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Workers Make Mammoth Discovery in Downtown San Diego

(Photo courtesy of Thomas Jefferson School of Law)

An 8-foot-long mammoth tusk and skull were uncovered  today at the construction site for the new Thomas Jefferson School of Law in  downtown San Diego's East Village.

A backhoe operator spotted the ancient remains 18-20 feet below ground  level this morning, said Chris Saunders, a spokesman for the law school. The  excavation is for the school's parking garage, he said.

Palentologists from the San Diego Natural History Museum will finish the  excavation and analyze the site, Saunders said. It was unclear if the rest of  the elephant-like creature was under the tusk and skull.

"We don't know how much we have there yet," he said, adding that  paleontoligsts from the museum said the mammoth remains may be the most  complete ever found in the city.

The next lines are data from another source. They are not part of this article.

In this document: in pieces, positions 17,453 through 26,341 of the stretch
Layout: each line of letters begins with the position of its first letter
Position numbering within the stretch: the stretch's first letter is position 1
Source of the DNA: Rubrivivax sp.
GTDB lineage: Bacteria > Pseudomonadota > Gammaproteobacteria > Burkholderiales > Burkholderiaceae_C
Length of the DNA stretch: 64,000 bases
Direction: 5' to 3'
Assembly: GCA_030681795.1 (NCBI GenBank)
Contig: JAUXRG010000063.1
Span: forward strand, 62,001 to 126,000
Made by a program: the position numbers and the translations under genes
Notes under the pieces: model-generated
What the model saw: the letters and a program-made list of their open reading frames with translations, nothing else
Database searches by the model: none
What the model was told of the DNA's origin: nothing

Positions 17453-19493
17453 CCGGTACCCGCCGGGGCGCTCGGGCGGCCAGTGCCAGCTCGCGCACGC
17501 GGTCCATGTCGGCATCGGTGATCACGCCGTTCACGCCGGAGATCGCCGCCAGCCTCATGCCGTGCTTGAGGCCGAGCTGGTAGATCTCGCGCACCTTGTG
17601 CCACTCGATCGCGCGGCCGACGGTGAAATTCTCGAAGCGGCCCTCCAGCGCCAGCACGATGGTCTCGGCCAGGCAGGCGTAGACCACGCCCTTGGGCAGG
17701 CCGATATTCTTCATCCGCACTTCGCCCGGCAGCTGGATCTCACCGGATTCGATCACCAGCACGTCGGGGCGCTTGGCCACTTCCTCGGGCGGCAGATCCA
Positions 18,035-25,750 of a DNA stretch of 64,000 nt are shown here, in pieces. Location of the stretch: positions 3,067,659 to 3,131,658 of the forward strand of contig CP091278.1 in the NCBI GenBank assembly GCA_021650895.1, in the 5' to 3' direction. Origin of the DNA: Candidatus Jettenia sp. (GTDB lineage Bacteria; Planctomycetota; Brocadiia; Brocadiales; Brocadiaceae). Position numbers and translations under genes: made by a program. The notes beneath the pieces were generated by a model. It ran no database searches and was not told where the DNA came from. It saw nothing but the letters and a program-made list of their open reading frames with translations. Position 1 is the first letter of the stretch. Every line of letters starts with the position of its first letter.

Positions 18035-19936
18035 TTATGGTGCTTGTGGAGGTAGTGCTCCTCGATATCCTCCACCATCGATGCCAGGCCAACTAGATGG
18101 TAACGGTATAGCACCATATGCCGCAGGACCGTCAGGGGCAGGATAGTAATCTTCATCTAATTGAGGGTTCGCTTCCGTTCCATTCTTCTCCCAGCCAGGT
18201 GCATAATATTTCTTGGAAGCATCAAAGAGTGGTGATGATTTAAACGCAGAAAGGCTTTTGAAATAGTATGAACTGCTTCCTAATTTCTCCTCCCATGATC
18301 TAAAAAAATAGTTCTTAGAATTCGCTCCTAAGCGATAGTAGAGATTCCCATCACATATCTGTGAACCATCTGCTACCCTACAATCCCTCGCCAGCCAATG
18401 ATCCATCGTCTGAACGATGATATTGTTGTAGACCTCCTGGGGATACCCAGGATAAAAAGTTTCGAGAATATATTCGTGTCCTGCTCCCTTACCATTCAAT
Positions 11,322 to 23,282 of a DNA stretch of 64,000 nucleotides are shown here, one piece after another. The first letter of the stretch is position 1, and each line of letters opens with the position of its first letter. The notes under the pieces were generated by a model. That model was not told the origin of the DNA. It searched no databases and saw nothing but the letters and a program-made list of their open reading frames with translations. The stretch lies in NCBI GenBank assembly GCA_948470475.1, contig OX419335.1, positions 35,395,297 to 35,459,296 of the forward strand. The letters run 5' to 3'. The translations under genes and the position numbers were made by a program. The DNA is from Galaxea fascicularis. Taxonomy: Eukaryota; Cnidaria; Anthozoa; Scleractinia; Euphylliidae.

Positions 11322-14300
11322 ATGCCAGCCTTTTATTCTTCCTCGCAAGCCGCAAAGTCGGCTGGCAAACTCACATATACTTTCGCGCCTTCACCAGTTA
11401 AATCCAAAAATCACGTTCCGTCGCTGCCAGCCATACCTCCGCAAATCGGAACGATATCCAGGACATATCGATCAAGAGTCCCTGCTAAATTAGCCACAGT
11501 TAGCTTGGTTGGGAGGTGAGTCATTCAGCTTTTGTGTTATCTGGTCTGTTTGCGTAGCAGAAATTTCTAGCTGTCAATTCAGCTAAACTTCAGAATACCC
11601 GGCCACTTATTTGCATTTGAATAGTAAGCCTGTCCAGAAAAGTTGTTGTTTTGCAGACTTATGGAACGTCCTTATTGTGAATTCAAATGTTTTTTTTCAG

Saunders said the mammoth could be about 500,000 years old.

Mammoths lived in the Pliocene epoch, from about 4.8 million years go to  about 450,000 years ago, according to Wikipedia.

Workers excavating at the site of a St. Vincent de Paul thrift store in  downtown in 2007 also found the tusk of a mammoth.

Construction on the $68.5 million, eight-story building at 11th and  Island avenues that will house the Thomas Jefferson School of Law is scheduled  to be completed by the 2010-2011 school year.

Saunders said today's find will delay completion of the building by  about three weeks.
 

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